Some questionnaires on gender equality in agriculture, for example, were conducted by Corteva (2018), involving 806 women in Europe, specifically from France, Germany, the United Kingdom, Italy, and Spain. 68% of them expressed that they experienced discrimination in the agricultural sector, which was partly active (i.e. unequal opportunities) and partly institutional (i.e. being disadvantaged in agricultural technology advancements). Additionally, female farm and agricultural workers tend to be ‘undervalued and under-recorded’ (Beijing Conference, 1995) in their performance at work. Society often portrays men as stronger (Agerholm, 2019) and as being in a much better position to handle farming activities than their female counterparts. This gender bias prevents women from playing an equally active role in the sector.
The idea of agriculture as male-dominated is still prevalent, meaning that global agricultural policies, agri-tech investments, profits made from farm production, and farm ownership and management are still disproportionately controlled by men. As a result, most women are not offered the same opportunities as men because of their gender (Agerholm, 2019). If they are included, they tend to perform less visible labour as statistical information of their contribution within the sector is not well recorded, and these inaccuracies mostly affect rural women (European Institute for Gender Equality, 2016). There is also a lack of recognition they face with regards to their agricultural work, an example of this is reflected by the low wages they receive. Women are also underrepresented, with only about 27% of EU farms run by women (ibid). Such inequalities negatively impact the progressive steps required for the long-term success of the agricultural sector.
Subsequently, women’s engagement with the local community proves to be an ‘added advantage’ to agricultural work (European Parliament, 2017). This could be applied to several new agricultural strategies that need to be implemented because the level of women’s concern about and actions on environmental issues compared to that of men indicates that they are more likely to incorporate sustainable farming practices (Sachs et al., 2016) . Research also indicates that women can potentially develop ‘new activities, products and services’ (Ramona and Tihana, 2019) because of their creative and innovative skills. One example is the recent global increase of female innovators and leaders in the agri-food (production and processing) sector.
Nurturing women’s role in agriculture would not only lead to agricultural sustainability but also create more green jobs, more successful policy implementations through the integration of gender equity measures, and the promotion of social inclusion. Additionally, it would address the difficulties of adequately researching and sampling evidence of specific impacts and influences of women’s activities in agricultural sustainability both in Europe and on a global scale (FAO, 2011). For example, little to no access to resources and equipment for women means lower productivity levels. More statistics are needed to demonstrate the contribution that women could make if they were provided with the same amount of tools and resources in agriculture as men.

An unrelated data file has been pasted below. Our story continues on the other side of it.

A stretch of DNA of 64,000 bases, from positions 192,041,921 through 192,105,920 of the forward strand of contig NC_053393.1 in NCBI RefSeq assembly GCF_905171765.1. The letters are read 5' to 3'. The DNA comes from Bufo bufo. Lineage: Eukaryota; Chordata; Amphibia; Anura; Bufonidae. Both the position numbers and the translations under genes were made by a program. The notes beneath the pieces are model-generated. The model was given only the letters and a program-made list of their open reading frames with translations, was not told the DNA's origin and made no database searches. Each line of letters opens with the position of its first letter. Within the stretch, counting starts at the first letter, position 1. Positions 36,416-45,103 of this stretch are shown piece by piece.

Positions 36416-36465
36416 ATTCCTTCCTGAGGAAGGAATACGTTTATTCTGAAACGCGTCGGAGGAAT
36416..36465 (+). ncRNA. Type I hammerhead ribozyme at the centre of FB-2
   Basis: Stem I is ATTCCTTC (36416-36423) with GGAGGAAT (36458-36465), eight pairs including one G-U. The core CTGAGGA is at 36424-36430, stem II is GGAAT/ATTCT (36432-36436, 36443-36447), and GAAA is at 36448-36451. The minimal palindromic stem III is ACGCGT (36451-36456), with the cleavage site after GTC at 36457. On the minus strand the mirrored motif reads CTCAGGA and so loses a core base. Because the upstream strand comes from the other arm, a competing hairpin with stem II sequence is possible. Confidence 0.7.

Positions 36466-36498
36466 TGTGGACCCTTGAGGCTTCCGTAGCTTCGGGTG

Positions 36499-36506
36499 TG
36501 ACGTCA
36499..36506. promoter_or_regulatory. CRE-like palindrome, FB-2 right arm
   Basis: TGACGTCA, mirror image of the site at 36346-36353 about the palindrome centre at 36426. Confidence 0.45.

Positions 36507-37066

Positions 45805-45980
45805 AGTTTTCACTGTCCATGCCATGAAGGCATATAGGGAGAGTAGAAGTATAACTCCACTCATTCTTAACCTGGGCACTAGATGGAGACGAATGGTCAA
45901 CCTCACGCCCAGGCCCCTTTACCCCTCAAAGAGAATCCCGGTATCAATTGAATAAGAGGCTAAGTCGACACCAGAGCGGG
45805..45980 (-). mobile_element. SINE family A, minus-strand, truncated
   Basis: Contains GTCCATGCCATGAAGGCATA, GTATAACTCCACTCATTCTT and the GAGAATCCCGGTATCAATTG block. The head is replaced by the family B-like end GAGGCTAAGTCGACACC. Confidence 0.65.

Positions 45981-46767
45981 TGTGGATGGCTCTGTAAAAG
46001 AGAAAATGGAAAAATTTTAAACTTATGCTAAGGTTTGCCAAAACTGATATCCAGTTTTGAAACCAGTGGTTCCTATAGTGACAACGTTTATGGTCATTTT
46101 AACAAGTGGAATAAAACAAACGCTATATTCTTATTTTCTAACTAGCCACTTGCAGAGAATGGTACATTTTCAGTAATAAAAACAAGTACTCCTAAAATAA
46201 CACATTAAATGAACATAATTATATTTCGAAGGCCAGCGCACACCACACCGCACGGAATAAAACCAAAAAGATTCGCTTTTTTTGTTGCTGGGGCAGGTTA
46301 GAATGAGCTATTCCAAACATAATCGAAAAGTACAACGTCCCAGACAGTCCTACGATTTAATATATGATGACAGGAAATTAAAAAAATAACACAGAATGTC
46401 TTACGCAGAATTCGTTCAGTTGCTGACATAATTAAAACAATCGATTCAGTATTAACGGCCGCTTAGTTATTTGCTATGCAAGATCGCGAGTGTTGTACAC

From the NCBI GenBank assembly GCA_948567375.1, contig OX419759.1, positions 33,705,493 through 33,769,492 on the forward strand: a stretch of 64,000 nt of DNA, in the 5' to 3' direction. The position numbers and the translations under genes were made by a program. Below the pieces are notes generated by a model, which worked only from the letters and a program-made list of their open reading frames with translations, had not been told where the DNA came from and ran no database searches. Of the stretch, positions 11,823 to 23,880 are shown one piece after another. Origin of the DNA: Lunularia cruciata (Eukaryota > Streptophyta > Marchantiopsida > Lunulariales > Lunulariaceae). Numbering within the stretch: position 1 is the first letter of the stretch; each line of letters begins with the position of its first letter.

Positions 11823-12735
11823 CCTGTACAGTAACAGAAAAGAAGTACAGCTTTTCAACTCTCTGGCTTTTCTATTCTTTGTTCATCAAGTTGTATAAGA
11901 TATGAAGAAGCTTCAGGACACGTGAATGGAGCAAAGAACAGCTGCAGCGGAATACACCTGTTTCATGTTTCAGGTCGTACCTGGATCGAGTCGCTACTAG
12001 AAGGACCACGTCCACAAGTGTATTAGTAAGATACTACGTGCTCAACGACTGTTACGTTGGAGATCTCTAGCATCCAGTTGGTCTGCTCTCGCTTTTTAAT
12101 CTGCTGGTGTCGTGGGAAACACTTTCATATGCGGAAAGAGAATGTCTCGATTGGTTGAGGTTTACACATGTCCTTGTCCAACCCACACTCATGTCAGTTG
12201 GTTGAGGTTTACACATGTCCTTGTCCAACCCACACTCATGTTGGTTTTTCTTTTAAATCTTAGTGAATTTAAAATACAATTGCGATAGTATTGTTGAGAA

Gender inequality in agriculture is one area ‘that has not been well documented’ (FAO, 2016) compared to other sectors or industries. Moreover, there has been more research and focus on the role of women in agriculture in developing countries and minimal research on women in developed countries. This is not meant to relativise the disproportionate disadvantages women in developing countries face. But it highlights the importance of addressing global gender issues using an equity lens in all sectors because the challenges that women face with regards to inequality are different, hence, they need to be understood and addressed differently according to their needs.
Therefore, it is fundamental to establish in-depth assessments and statistics that could measure the impact women in Europe have towards agricultural sustainability – country specifically. In Lithuania for example, two of the main inequality issues in the 20th century were poverty and income inequality (Beijing conference, 1995). The approach in this situation was to ensure that women were given equal employment opportunities whilst addressing the gender pay gap. In Germany, young farmers face high competition costs with minimal profit made, so many are discouraged from working in agriculture (Euractiv, 2019). Another challenge in Germany is that women only manage 10% of farms (European Commission, 2021) which points to an issue of unequal opportunities that needs to be addressed.
Country-specific investigations create more opportunities to understand the challenges that women face in agriculture while also increasing the chance of further development of agricultural sustainability, as previously discussed. Hence, there is a need to implement equitable policies and regulations to provide the necessary tools, resources, and programmes to support women in this field as this could ‘increase their participation in sustainable development’ (Beijing conference, 1995). Not only would the points mentioned above target gender equality and equity by addressing historical and present barriers in the sector; to an extent, they would also contribute to a reduction in poverty and the risk of food insecurity because of the global influence of Europe’s agricultural productivity.
Addressing current agricultural issues such as gender inequality is a crucial element that needs to be attended to quickly, not only through words but also through action. If the level of inequality in the agricultural sector persists, its current underperformance will inevitably worsen. Therefore, transitioning to sustainable agriculture is essential in tackling the effects of climate change and women play a central role in introducing and implementing such practices. As UN Secretary-General Antonio Guterres said: ‘women can push countries to address the climate crisis… we need to turn the clock forward on women’s rights. The time is now’ (UN, 2022).